Figure Skating News
On a sunny day in Moscow, Russian skater Maria Sotskova is working hard on the ice in the famous Army Sport Club CSKA, weaving through her footwork to Latin music. Russia currently has the most competitive Ladies’ field in figure skating, and when one makes the National Team, that speaks volumes. Sotskova did just that, earning a ticket to the Olympic Games, as well as the European and World Championships as the number three behind stars Evgenia Medvedeva and Alina Zagitova. The 2017-18 ISU Grand Prix Final silver medalist, who turned 18 last month, is now looking forward to next season and establishing herself as a top skater.
“I’ll remain in skating for many years to come, that’s for sure!” said Sotskova told Golden Skate after her training session. “I haven’t shown my best yet and there is room to grow.”
Preparation for the new season is well underway. Choreographer Peter Tchernyshev, a former ice dancer who represented the USA at the Olympic level, mounted the Latin short program to music by Carlos Santana. Sotskova herself selected that style and is happy to have convinced her coaches of her choice.
“I wanted something like that already in the past season, but since it was an Olympic season, we decided it is better not to experiment,” she said. In the past two seasons, the 18-year-old skated to classical music. “This time I tried to insist and I said that I’m dreaming of doing something Latin. Elena Germanovna (Vodorezova, coach) was not fully convinced that I can skate this program, but we decided to try it.”
“It’s very fast and it’s hard. I still have a lot of work to do. I’m feeling already now that this is a hard program,” the National silver medalist acknowledged. However, the skater is clearly enjoying it and she remembers fondly a program to “Black Magic Woman” by Santana from her junior days. “I feel that this music will push me forward,” the skater noted.
For the free skating the team chose “Summertime” by George Gershwin, which was suggested by Tchernyshev. “I really like this music and the program,” Sotskova said. “I think that I’ll show a completely different character than in the past years.” She is currently focusing on working on the programs to be able to skate them the way her choreographer sees them.
Sotskova will also be working hard on the technical aspects over the summer. In the short program, nearly all her jumping passes will be in the second half except for the Axel.
“I don’t want to have all jumps in the second half anyway,” she explained, “the program should look harmonious. Maybe I want to learn a (triple-triple) combination with a loop in order to make the program as difficult as possible. We’ll see. Every year, you want to make something harder and then you realize that you have to be clean and consistent. And for that, you need to work a lot on the physique.”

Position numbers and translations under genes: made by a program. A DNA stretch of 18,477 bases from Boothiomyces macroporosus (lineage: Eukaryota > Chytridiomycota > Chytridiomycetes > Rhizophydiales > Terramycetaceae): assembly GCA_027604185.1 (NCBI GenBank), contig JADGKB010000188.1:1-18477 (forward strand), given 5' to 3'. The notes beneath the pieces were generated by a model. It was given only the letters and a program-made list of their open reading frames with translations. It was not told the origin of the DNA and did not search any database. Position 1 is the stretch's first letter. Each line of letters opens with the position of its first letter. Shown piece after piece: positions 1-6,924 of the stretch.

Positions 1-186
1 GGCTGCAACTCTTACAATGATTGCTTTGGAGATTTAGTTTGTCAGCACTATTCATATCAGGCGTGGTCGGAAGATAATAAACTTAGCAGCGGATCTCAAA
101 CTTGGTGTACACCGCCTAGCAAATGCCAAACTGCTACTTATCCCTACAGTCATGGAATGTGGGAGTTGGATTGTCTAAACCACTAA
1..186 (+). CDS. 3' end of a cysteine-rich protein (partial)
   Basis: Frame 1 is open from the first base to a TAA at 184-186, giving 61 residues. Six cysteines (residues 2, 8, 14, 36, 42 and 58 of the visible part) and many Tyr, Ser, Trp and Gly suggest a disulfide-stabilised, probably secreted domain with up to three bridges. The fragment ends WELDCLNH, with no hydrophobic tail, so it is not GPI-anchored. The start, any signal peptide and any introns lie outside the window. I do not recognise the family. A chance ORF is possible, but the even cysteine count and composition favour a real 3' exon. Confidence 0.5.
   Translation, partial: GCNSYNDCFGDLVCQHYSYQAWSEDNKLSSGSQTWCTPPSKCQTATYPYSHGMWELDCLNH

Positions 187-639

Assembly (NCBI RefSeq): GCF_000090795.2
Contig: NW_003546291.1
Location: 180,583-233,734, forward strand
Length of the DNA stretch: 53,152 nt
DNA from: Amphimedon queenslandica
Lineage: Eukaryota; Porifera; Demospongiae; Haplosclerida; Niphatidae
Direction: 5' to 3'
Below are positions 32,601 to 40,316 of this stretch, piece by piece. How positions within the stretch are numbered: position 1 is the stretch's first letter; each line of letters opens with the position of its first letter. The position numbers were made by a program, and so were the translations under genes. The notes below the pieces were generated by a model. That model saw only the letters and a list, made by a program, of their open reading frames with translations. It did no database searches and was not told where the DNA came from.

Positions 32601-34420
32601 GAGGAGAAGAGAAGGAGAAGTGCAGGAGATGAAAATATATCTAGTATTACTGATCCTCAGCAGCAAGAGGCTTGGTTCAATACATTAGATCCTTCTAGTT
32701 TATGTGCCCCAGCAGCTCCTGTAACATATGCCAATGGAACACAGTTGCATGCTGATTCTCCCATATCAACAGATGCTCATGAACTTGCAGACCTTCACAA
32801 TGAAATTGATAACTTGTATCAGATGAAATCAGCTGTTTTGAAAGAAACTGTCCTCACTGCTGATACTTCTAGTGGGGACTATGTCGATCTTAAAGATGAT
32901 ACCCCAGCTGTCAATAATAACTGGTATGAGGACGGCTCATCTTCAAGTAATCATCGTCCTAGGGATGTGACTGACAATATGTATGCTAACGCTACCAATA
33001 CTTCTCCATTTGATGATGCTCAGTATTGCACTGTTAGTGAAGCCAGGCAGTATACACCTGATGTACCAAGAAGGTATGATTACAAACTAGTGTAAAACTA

Just recently, two more strong skaters joined Vodorezova’s training group in Moscow: Polina Tsurskaya and Anastasia Gubanova. Except for Sotskova, Elena Radionova, Sergei Voronov, Maxim Kovtun and Artur Danielian are already in that group. The 2017-18 ISU Grand Prix Final silver medalist welcomes her new training mates.
“We have a big group now and there is competition,” she offered. “I think this will help all of us when you are working and watch others you’re moving forward.” Sotskova is also friends with Tsurskaya. “I don’t think that’s a problem. On the ice it is one thing, off the ice it is a different thing,” she said.
Sotskova just graduated from school this spring and wants to start studying at the GITIS, the Russian Institute for theatre arts. Since this year there is no figure skating class as usual, she decided to try and get into the ballet choreographer class and will prepare for the entry exams. “The only thing if I get into it is that I have to attend many classes. I don’t know yet if I can combine that with my schedule as an athlete, because I won’t be given any leeway,” she shared.
However, she is interested in choreography and would love to be able to study this subject. “I’m interested in everything that has to do with creativity. I even thought maybe to try to get into the acting faculty. Figure skating and arts are very close to each other, and the GITIS is one of the leading schools of our country.”
On the other hand, Sotskova doesn’t see herself as a coach in the future. “That is really hard,” she pointed out. “You need to have a lot of strength and I don’t think that I’m ready for that now, because coaching means a lot of responsibility.”
The skater took a few days off to celebrate her 18th birthday in April and went to Vienna, Austria, where her best friends live. “They used to live nearby, they were skating too and now they went to Austria to study. When there are competitions in Europe they come and support me and I visit them when I have time,” the teenager shared.
At the end of the month, Sotskova will go on vacation in Turkey, together with her friend Polina Tsurskaya. “We have to distract ourselves a bit before the serious work starts,” she joked. After the vacation, the training group is scheduled for a high altitude training camp in Italy.
Sotskova does not know yet which competitions she will attend in addition to her two Grand Prix events since the Grand Prix selection hasn’t been made yet. However, she would like to go to Finlandia Trophy in October like last year to start off the season.